13. Effects of Metformin, Pioglitazone, and Silymarin Treatment on Non-Alcoholic Fatty Liver Disease: A Randomized Controlled Pilot Study

    PubMed Central

    Hajiaghamohammadi, Ali Akbar; Ziaee, Amir; Oveisi, Sonia; Masroor, Homa

    2012-01-01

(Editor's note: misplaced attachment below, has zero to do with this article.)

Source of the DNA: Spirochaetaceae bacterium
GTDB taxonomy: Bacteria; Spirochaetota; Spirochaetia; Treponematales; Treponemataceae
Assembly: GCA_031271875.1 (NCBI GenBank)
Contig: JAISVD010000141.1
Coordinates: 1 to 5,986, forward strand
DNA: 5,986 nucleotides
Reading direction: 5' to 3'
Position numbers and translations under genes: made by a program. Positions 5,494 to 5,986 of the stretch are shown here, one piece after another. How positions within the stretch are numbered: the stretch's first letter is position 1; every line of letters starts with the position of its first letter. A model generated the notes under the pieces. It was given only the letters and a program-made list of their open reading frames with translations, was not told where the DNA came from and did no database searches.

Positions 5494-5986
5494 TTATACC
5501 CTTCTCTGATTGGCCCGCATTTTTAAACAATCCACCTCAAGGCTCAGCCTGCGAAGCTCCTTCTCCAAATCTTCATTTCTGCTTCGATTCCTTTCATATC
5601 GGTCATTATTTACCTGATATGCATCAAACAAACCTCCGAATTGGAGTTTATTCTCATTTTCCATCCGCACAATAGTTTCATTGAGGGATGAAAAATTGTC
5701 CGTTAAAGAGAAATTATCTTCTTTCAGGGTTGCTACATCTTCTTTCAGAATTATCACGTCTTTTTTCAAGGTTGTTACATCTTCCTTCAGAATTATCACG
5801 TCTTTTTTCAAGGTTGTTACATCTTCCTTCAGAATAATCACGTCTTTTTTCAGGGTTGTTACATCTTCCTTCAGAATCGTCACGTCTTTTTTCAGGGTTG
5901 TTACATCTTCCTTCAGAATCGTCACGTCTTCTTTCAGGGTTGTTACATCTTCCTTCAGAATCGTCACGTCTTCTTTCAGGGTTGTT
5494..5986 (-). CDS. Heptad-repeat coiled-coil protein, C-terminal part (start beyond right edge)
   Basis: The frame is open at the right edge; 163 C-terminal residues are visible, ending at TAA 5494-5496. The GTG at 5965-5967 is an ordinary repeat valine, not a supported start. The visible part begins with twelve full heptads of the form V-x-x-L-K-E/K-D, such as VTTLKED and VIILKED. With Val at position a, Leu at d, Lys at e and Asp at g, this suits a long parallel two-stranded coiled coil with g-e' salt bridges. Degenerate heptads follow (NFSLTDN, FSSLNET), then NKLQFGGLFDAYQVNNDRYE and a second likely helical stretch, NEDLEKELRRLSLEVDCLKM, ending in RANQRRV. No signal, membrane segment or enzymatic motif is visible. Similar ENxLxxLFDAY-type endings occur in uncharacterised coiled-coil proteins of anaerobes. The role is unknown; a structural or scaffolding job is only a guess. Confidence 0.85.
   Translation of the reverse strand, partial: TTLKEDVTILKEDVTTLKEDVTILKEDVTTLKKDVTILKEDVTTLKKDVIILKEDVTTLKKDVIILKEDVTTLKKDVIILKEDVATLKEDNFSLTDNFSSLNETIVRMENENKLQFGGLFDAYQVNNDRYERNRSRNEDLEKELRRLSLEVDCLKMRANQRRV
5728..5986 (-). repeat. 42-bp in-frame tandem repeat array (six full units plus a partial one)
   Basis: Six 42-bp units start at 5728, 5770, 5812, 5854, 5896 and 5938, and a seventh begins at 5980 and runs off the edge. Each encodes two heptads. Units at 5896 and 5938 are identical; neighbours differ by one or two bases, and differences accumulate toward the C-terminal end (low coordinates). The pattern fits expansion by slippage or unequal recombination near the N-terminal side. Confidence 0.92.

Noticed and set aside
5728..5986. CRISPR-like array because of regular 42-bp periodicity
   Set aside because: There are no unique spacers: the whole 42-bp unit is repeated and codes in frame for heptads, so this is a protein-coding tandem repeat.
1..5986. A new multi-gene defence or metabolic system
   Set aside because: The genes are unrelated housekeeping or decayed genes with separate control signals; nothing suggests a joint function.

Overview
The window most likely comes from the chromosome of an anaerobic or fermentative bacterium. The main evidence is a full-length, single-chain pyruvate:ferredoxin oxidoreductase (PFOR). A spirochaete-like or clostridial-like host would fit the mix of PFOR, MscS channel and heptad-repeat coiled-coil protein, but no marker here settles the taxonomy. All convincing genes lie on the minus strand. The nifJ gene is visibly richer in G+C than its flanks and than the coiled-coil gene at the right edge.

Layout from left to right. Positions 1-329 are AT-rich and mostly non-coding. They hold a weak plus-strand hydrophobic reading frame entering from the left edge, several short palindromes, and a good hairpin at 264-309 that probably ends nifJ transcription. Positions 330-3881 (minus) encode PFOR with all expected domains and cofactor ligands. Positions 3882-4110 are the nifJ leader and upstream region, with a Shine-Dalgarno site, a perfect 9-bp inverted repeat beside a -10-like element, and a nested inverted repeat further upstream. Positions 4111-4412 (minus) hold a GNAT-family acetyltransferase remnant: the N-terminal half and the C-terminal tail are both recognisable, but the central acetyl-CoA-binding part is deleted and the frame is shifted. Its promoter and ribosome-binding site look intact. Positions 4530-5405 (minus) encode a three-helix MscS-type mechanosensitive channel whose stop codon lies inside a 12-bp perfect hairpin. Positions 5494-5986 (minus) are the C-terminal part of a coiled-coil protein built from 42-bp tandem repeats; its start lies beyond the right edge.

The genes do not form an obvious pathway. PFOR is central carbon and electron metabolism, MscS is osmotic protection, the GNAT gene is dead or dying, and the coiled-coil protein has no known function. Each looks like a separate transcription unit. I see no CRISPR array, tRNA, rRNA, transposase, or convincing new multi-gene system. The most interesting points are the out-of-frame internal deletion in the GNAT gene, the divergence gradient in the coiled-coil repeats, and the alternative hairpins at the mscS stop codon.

Background Nonalcoholic fatty liver disease (NAFLD) is one of the most common reasons of enzyme increase in liver. In About 10 percent of patients with NAFLD, the disease progresses toward Non Alcoholic Steatohepatitis (NASH) and about one third of them may progress toward cirrhosis, liver dysfunction, and even hepatocellular carcinoma. Objectives According to high prevalence of NAFLD and the fact that there is no consensus on treatment of this disease, the aim of this study was to assess the effects of metformin, pioglitazone, and silymarin on treatment of NAFLD. Patients and Methods Sixty six patients with NAFLD who were presented in the Endocrinology and Metabolism clinic of Boo’ali Hospital, Qazvin, Iran, were assigned randomly into three groups (n = 22). First group was treated by pioglitazone 15 mg/d, second group by metformin 500 mg/d, and third group by silymarin 140 mg/d. All patients underwent clinical and biochemical evaluations including weight, fasting blood sugar (FBS), lipid profiles, body mass index (BMI), aspartate aminotransferase (AST ), alanine aminotransferase (ALT), and serum insulin levels in pre- and post-intervention after eight-week follow up. Results Before the treatment there was no significant difference between three groups with respect to average age, BMI and gender, FBS, lipid profile, AST, ALT, serum insulin level, and Homeostasis Model Assessment (HOMA) index for insulin resistance. After the intervention, a significant reduction was observed in average amount of FBS, lipid profile, ALT, AST, serum insulin level and HOMA index in three groups (P < 0.01). The most reduction in average FBS, TG, serum insulin level, and HOMA index was observed in pioglitazone group, the most reduction in average amount of cholesterol was seen in metformin group, and the most decrease in average amount of AST and ALT occurred in silymarin group. Conclusions These results suggest that all drugs are beneficial in improving biochemical indices in